4. Made a searching and fearless moral inventory of ourselves.
However that process, while incredibly difficult, incredibly long and incredibly painful was supported by my sponsor and my group (and my sponsor at the time was about 25 years older than me and had been in recovery for a solid decade AND I was seeing a psychiatrist and therapist that specializes in childhood trauma, addiction and eating disorders). Again, yes, I was called out on my bullshit. But I was never talked to the way Marcelle was and again it is hard for me to go into specifics without spoiling large parts of the story.
Next, and again this is going to be real general due to spoilers, but one character literally uses the group for self-gain, manipulates the whole system of the group for their own gain and that is outright disgusting. Fiction or not that should never be suggested. It shouldn’t be allowed or ok. It isn’t right. And the groups response? This is an anonymous group. It is on that person to tell what they have said. No one else can do so. This is not ok.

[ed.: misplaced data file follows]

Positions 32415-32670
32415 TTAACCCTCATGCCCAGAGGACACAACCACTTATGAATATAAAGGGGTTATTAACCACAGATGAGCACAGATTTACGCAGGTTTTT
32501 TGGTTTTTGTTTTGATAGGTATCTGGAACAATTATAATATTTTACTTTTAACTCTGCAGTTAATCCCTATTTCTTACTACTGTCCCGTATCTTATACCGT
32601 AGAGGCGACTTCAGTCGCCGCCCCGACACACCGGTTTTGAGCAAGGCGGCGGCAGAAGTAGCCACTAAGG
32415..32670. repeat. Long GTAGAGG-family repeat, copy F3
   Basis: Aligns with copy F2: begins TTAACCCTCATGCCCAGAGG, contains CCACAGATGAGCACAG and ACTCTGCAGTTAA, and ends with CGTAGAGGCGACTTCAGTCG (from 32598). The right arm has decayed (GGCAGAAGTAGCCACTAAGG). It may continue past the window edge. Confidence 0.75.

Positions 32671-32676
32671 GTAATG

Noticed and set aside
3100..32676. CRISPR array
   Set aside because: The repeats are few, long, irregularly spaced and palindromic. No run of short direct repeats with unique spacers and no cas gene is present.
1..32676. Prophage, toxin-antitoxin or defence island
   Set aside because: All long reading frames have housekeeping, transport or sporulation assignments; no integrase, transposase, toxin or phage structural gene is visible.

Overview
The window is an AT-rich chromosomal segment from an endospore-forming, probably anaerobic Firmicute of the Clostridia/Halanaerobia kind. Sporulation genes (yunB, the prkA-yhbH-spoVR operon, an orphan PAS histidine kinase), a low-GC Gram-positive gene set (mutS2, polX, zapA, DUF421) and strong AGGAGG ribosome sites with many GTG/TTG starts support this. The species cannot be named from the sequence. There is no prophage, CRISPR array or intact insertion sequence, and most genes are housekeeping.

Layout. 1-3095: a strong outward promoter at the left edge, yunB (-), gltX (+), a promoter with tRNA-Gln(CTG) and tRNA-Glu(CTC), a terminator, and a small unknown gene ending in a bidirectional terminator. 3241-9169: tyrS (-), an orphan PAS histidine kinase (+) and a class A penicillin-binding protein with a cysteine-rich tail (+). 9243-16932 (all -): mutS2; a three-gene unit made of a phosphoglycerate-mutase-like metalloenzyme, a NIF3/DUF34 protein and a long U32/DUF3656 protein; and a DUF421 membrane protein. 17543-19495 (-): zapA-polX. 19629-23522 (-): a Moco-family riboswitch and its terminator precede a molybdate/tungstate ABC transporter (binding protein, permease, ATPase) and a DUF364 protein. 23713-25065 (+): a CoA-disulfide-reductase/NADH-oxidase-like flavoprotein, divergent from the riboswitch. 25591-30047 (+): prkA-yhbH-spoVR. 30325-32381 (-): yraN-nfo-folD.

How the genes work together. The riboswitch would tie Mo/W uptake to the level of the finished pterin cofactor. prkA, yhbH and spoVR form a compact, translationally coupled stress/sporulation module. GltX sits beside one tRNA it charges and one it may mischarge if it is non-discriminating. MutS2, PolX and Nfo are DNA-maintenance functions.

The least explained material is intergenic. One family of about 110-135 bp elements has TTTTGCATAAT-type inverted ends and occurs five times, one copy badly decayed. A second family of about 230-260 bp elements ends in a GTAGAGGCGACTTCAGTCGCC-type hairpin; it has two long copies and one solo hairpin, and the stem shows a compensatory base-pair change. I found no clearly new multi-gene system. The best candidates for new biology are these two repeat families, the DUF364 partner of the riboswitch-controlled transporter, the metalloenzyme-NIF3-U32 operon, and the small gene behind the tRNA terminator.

Lastly, and again this one is my opinion. There is a clear opinion of the author that alcoholics can recover without abstinence. Maybe they can. I’ve never seen it happen. Whether this is a teenager reading this book or an adult. Man are you putting thoughts in people’s heads that are awfully dangerous. Really dangerous. I remember, as a teenager, going out with my uncle who was a violent alcoholic. And he ordered a beer and I literally started shaking. And he told me not to worry. He even said my Aunt said he was playing Russian roulette living like that. Trying to just drink casually after 20 years of sobriety. It didn’t work out for him. I’ll leave it at that and again, maybe some can. He couldn’t and from my experience, not just with my family but from all the groups I’ve been in and all that I’ve seen across the country. All the people I’ve heard utter the phrase “I can handle it.” Maybe they could for a month, a year… eventually they couldn’t.
This is an irresponsible idea to put out there for parents, adults and teenagers. I’m very saddened that this was put out there. The First True Thing started out so incredibly well. Even when we get to the center. I kept waiting for someone – especially when we first meet Kevin- to grab a hold of that group and stop what was happening. The book had a chance to tell an even more powerful message and instead it did the exact opposite.